Your eating disorder might not make your dad feel bad about that time he said you looked like you were gaining weight, but it will make you feel bad every single day.

In real life, you get to experience all the sickness, all the obsession, and still not feel good about yourself. In fact, you might wake up one day in your late 30s and realize you’ve spent more than half your life hating your body and it hasn’t made you thin or beautiful or happy — just tired.

Questions (But Not Answers)

I’m not going to sit here and say no one should ever write a novel about a character with an eating disorder. I don’t think these books have to be damaging, although it’s important for writers, publishers and others to realize that books about eating disorders can and will be read and taken to heart by readers who experience eating disorders, and they should weigh whether a book has the potential to do more harm than good.

So what’s the answer? Listen, if I had answers, I’d be on a beach in Bora Bora right now feeling good about how I looked in a swimsuit, not typing away at an anonymous blog about my life as an eating disorder failure. But I do have some questions, and that’s the first step on the path to answers.

For writers: Why does the story you want to tell matter? What purpose does the character’s eating disorder serve? When people with eating disorders turn to your book for inspiration — AND THEY WILL — will they find it, or will they come away with doubts about what they’re doing? What have you done to truly understand the disease you’re writing about?

For readers: Is picking up a book about eating disorders a healthy thing for you to do? Are you truly trying to understand the psyche of the disordered eater, or are you looking for diet inspiration? Should you really be reading this book?

 

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Diets I Have Been On

**Trigger Warning**

If you experience an eating disorder, read with caution. And if you’re looking for diet ideas, this probably isn’t the post for you. Read my post about what it’s like to be a fat bulimic if you’re curious about the long-term effectiveness of any of these plans.

The first time I can remember deliberately altering the way I ate in order to get thinner was in high school. I was a freshman, and my best frenemy (who herself, I believe, was in the early stages of an eating disorder) would compare notes — how long had we gone without eating. It wasn’t a long-term pattern, but it did provide a sort of twisted fortitude I would later draw upon as an adult bulimic. If I could starve myself so easily at 14, I figured, I should be able to manage it at 24.

When I was a young child, my mother quit smoking, and after that there was a period of a few years when I can remember her frequently being on some kind of weight loss plan. There was Diet Center, and maybe Nutrisystem? She did Jazzercise for a bit. She ate cabbage soup. None of these lasted very long that I can recall, but they left a strong impression on me, clearly, since I’m still thinking about them more than three decades later, and since I have my own history of wacky diets of varying effectiveness.

Slim Fast

The ultimate in gateway drugs, I think Slim Fast was my first official “diet.” You probably remember the ads — a shake for breakfast, another for lunch, and then a sensible dinner? I can’t remember if I was in high school or home from college over the summer, but I bought into the Slim Fast Jump Start program, which was basically the regular Slim Fast plan except that instead of a sensible dinner, you had another fucking shake. I blended mine with ice or frozen strawberries so I could call it a smoothie, or I pretended it was a Carnation Instant Breakfast (which was somehow better?) because I instinctively felt the need to hide it from my parents.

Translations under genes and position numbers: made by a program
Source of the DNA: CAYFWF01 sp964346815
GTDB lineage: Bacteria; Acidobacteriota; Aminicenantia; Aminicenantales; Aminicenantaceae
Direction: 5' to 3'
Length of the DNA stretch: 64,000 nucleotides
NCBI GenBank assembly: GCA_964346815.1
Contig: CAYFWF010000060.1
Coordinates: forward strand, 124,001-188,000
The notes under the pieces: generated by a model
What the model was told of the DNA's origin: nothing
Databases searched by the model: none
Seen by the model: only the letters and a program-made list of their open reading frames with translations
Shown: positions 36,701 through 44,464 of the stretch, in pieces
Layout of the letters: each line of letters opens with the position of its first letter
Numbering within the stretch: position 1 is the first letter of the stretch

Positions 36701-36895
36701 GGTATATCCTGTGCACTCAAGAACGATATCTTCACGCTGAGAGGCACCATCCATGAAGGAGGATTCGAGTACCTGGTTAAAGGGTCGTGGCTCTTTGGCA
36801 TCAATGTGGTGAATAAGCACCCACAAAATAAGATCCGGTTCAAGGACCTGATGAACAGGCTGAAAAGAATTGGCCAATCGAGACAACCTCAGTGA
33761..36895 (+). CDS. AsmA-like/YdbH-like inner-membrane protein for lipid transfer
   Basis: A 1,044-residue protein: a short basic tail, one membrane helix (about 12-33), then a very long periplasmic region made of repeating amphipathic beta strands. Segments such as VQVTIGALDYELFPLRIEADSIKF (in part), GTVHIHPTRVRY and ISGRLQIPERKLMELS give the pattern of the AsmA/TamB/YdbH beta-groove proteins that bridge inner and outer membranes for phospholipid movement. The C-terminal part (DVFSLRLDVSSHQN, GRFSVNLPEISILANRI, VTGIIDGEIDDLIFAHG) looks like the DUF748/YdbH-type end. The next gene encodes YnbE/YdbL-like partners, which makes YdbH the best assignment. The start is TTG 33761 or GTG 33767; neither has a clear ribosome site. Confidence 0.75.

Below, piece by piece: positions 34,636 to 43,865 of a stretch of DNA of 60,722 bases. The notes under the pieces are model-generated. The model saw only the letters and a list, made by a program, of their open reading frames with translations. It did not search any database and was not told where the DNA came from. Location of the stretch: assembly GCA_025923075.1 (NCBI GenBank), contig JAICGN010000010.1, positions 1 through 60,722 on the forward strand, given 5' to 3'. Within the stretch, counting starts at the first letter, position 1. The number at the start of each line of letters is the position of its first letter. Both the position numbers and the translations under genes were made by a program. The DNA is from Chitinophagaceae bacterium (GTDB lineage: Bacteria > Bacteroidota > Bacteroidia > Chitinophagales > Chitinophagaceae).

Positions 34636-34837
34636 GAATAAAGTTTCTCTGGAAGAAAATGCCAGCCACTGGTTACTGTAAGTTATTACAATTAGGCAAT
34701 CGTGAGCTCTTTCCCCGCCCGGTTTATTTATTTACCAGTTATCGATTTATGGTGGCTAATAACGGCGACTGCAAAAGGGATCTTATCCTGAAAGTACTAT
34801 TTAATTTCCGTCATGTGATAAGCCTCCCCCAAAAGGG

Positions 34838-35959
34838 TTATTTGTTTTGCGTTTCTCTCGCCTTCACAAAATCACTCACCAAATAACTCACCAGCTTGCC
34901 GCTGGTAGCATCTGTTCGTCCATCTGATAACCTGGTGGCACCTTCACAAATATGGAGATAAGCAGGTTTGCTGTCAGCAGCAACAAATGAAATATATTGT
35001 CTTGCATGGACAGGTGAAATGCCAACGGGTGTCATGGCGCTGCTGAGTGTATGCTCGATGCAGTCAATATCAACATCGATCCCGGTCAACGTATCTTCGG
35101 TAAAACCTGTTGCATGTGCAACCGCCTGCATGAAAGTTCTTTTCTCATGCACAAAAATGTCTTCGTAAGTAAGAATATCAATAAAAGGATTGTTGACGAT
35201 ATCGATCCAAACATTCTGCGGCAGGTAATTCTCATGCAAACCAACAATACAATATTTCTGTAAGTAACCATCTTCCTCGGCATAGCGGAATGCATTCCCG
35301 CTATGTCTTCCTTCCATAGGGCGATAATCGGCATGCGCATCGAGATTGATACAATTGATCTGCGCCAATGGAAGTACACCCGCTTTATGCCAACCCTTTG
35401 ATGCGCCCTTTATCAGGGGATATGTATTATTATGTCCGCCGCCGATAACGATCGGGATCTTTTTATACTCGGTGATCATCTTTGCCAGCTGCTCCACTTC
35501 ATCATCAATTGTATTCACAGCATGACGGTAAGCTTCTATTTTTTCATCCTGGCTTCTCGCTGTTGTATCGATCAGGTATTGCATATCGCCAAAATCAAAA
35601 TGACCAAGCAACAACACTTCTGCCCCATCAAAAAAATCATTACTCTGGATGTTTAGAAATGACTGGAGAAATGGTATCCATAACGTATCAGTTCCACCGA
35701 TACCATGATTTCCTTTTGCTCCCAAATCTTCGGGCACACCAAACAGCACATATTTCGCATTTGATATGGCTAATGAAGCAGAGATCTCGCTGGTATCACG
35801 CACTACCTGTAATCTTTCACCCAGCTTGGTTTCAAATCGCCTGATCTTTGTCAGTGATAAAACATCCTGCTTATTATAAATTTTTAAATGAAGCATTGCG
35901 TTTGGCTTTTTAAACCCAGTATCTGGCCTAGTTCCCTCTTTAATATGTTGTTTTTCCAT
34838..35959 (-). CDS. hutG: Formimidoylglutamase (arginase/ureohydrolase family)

The Zone

I put on the Freshman 15 plus in my first year of college, and at the beginning of the spring semester I bought and skimmed The Zone, which was the It eating plan of the moment. I was a vegetarian at the time, and for a few weeks I ate things like plain veggie burger patties dipped in barbecue sauce. I didn’t lose any weight that I know of, but the other girls from my dorm wing told me later that I had at least been in a really bad mood.

The Cabbage Soup Diet

Yes, the very same! It resurfaced in my mind when I found the plan on a pro-ana message board I used to frequent in the early 2000s, and I gave it a try. You’d think I would’ve known, having seen it fail firsthand, just how ineffective it was going to be (especially because bananas were the “treat” food you were allowed to have, and I don’t like bananas), but a big part of my mindset during the peak years of my eating disorder was convincing myself that my mother had failed at weight loss because she lacked willpower, and I was stronger than she was so I would succeed. So I cooked up a huge pot of cabbage soup in my tiny New York apartment… and then left most of it neglected when I burned out on soup after a day or two.

The 2/4/6/8 Plan

Another gem from the pro-ana Web, this plan was intended to keep your metabolism from slowing down by eating a set number of calories on a four-day rotation. On Day 1, I ate 200 calories (or fewer, obviously; this was at the peak of my restricting phase, and I had days when I would get by on Diet Coke and a bell pepper), on Day 2 400, on Day 3 600, and Day 4 was my big 800-calorie binge day. The beauty of this was that I didn’t have to count all the calories I consumed if I purged afterward (that’s bulimic logic for you), so if I slipped up and accidentally downed a half-gallon of ice cream, I was OK as long as it was an 800-calorie day.